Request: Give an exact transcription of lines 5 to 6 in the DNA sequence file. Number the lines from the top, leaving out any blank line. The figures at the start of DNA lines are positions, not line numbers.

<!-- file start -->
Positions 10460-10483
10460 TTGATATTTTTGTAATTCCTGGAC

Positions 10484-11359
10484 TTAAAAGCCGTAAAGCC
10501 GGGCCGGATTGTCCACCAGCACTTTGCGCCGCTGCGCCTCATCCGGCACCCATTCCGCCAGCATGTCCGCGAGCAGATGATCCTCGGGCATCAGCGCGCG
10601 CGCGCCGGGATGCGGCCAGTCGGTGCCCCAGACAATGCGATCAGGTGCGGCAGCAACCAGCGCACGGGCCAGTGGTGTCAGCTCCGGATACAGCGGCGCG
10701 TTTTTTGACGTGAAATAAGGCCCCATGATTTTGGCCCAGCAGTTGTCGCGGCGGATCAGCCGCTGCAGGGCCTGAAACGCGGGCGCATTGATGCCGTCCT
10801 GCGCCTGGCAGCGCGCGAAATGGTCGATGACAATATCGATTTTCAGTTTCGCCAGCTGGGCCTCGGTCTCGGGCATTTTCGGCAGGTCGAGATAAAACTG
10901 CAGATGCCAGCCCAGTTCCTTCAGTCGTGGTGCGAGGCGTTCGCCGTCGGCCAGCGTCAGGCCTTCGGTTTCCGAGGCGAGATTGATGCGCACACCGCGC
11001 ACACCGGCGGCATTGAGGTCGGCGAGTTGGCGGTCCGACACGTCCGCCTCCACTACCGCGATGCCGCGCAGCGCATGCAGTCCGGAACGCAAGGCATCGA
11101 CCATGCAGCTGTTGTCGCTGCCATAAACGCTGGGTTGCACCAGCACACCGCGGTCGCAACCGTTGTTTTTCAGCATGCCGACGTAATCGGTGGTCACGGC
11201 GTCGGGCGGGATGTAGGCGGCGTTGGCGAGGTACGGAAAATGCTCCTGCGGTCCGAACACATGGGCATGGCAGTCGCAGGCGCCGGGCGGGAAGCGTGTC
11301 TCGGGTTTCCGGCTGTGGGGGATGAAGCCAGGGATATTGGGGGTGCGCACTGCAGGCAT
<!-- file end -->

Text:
10501 GGGCCGGATTGTCCACCAGCACTTTGCGCCGCTGCGCCTCATCCGGCACCCATTCCGCCAGCATGTCCGCGAGCAGATGATCCTCGGGCATCAGCGCGCG
10601 CGCGCCGGGATGCGGCCAGTCGGTGCCCCAGACAATGCGATCAGGTGCGGCAGCAACCAGCGCACGGGCCAGTGGTGTCAGCTCCGGATACAGCGGCGCG